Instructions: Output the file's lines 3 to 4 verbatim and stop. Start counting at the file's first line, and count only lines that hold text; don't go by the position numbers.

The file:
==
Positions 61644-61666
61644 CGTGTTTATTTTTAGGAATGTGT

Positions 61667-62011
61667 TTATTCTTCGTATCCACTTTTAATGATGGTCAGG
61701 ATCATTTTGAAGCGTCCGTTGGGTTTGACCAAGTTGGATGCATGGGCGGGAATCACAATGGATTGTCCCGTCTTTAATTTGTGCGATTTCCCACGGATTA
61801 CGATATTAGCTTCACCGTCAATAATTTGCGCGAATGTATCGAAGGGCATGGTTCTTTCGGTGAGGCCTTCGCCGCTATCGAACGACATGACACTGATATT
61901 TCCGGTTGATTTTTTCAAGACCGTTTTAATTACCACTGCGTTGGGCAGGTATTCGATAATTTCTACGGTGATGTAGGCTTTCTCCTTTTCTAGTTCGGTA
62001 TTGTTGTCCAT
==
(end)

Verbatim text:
Positions 61667-62011
61667 TTATTCTTCGTATCCACTTTTAATGATGGTCAGG